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Women in the Late 1800’s/Early 1900’s
Women’s Work at Home <ul><li>Continued to perform most duties at home </li></ul><ul><li>Began shopping for items instead o...
Outside the Home <ul><li>1870: almost 2 million women over the age of 10 worked </li></ul><ul><li>Most 16-24 </li></ul><ul...
Civil Disobedience <ul><li>Non-violent refusal to obey a law in an effort to change the law </li></ul><ul><li>Picketing, v...
National American Woman Suffrage Association <ul><li>Many women had already been given numerous rights </li></ul><ul><li>V...
19 th  Amendment <ul><li>The 19th Amendment (1920) to the Constitution of the United States provides men and women with eq...
WWI Women on the Home Front <ul><li>Liberty bonds </li></ul><ul><li>Rationed </li></ul><ul><li>Jobs opened up for women </...
Women in the 1920’s <ul><li>Flapper Image </li></ul><ul><ul><li>Shorter dresses, haircut, wore makeup, smoked </li></ul></...
<ul><ul><li>35% actually voted </li></ul></ul><ul><ul><li>Jeanette Rankin was the first Congresswoman in 1916 </li></ul></ul>
Prohibition <ul><li>The prohibition was the ban on selling or consuming alcoholic beverages. This took effect in 1920 beca...
<ul><li>Causes </li></ul><ul><ul><li>Various religious groups thought drinking was sinful </li></ul></ul><ul><ul><li>Refor...
<ul><li>Effects </li></ul><ul><ul><li>Consumption of alcohol declined </li></ul></ul><ul><ul><li>Disrespect for the law de...
<ul><li>55 counties in Kentucky are completely dry </li></ul><ul><li>During prohibition, many local governments passed loc...
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Women in the late 1800’s

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Women in the late 1800’s

  1. 1. Women in the Late 1800’s/Early 1900’s
  2. 2. Women’s Work at Home <ul><li>Continued to perform most duties at home </li></ul><ul><li>Began shopping for items instead of making them </li></ul><ul><li>Macy’s opened in 1858 </li></ul>
  3. 3. Outside the Home <ul><li>1870: almost 2 million women over the age of 10 worked </li></ul><ul><li>Most 16-24 </li></ul><ul><li>Paid a lot less than men </li></ul><ul><li>Careers and married life can’t go together </li></ul>
  4. 4. Civil Disobedience <ul><li>Non-violent refusal to obey a law in an effort to change the law </li></ul><ul><li>Picketing, voting illegally, refusing to pay taxes </li></ul>
  5. 5. National American Woman Suffrage Association <ul><li>Many women had already been given numerous rights </li></ul><ul><li>Voting a major issue </li></ul><ul><li>Press for constitutional amendments </li></ul><ul><li>Movement strengthened in 1910 under Alice Paul and Lucy Burns </li></ul><ul><li>August 24, 1920, 19 th Amendment passed </li></ul>
  6. 6. 19 th Amendment <ul><li>The 19th Amendment (1920) to the Constitution of the United States provides men and women with equal voting rights. The amendment states that the right of citizens to vote &quot;shall not be denied or abridged by the United States or by any State on account of sex.&quot; Although this equality was implied in the 14th Amendment (1868), most of the states continued to restrict or prohibit women's suffrage. </li></ul>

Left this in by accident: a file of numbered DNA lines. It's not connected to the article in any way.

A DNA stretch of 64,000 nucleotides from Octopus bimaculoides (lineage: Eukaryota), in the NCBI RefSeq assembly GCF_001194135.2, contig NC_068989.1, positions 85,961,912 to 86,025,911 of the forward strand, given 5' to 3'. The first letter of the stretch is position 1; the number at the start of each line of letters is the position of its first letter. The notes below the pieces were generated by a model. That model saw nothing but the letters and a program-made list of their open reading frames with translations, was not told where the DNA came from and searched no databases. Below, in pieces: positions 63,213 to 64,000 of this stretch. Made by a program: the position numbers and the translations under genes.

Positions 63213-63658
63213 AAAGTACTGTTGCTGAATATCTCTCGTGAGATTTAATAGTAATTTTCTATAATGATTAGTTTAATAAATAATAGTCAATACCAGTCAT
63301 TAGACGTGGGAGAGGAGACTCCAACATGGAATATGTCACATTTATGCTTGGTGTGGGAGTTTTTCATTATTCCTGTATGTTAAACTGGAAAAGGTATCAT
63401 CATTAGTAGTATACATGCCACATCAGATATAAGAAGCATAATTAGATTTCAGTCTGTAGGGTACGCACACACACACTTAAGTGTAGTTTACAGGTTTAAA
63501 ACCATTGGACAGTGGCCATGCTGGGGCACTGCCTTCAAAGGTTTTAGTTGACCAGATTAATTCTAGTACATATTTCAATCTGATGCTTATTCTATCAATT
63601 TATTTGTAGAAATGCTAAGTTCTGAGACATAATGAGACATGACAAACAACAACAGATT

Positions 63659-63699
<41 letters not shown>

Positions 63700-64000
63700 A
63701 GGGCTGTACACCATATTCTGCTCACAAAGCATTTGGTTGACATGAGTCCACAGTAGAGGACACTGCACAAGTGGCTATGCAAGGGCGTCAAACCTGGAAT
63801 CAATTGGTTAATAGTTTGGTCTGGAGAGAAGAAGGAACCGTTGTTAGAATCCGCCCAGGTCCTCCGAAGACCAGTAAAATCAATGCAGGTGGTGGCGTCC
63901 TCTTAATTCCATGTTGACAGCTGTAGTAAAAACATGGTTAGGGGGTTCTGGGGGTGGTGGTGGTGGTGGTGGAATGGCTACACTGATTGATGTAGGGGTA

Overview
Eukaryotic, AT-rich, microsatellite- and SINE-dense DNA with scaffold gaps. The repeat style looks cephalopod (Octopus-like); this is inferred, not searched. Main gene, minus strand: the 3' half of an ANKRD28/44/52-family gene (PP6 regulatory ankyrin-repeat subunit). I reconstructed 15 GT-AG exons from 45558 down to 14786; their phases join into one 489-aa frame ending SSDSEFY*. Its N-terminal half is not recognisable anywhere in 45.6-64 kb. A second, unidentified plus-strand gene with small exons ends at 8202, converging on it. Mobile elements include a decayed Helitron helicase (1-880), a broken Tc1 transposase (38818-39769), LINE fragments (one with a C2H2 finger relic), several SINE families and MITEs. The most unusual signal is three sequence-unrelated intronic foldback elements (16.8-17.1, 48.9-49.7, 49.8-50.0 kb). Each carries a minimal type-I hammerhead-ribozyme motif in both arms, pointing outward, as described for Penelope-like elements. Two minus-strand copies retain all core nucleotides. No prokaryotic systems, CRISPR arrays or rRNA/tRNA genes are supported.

7. 7. WWI Women on the Home Front <ul><li>Liberty bonds </li></ul><ul><li>Rationed </li></ul><ul><li>Jobs opened up for women </li></ul><ul><li>Higher paid jobs </li></ul><ul><li>400,000 women joined the Industrial force for the first time </li></ul>
  8. 8. Women in the 1920’s <ul><li>Flapper Image </li></ul><ul><ul><li>Shorter dresses, haircut, wore makeup, smoked </li></ul></ul><ul><ul><li>Many dressed like a flapper for convenience but didn’t conform to the behavior </li></ul></ul><ul><li>Working and Voting </li></ul><ul><ul><li>Still single </li></ul></ul><ul><ul><li>No equal pay </li></ul></ul>
  9. 9. <ul><ul><li>35% actually voted </li></ul></ul><ul><ul><li>Jeanette Rankin was the first Congresswoman in 1916 </li></ul></ul>
  10. 10. Prohibition <ul><li>The prohibition was the ban on selling or consuming alcoholic beverages. This took effect in 1920 because the 18 th Amendment. </li></ul><ul><li>Many believed that alcohol consumption led to crime, wife and child abuse, job accidents, and other social problems </li></ul>
  11. 11. <ul><li>Causes </li></ul><ul><ul><li>Various religious groups thought drinking was sinful </li></ul></ul><ul><ul><li>Reformers believed that the government should protect the public’s health </li></ul></ul><ul><ul><li>Reformers believed that alcohol led to crime, wife and child abuse, and accidents on the job </li></ul></ul><ul><ul><li>During World War I, native-born Americans developed a hostility toward other immigrant groups that used alcohol </li></ul></ul>
  12. 12. <ul><li>Effects </li></ul><ul><ul><li>Consumption of alcohol declined </li></ul></ul><ul><ul><li>Disrespect for the law developed </li></ul></ul><ul><ul><li>An increase in lawlessness, such as smuggling and bootlegging, was evident </li></ul></ul><ul><ul><li>Criminals found a new source of income </li></ul></ul><ul><ul><li>Organized crime grew </li></ul></ul>
  13. 13. <ul><li>55 counties in Kentucky are completely dry </li></ul><ul><li>During prohibition, many local governments passed local laws prohibiting the sale of alcohol. </li></ul><ul><li>Majority of the dry counties are in the deep South </li></ul><ul><li>Many of these prohibitions are religious in nature </li></ul>

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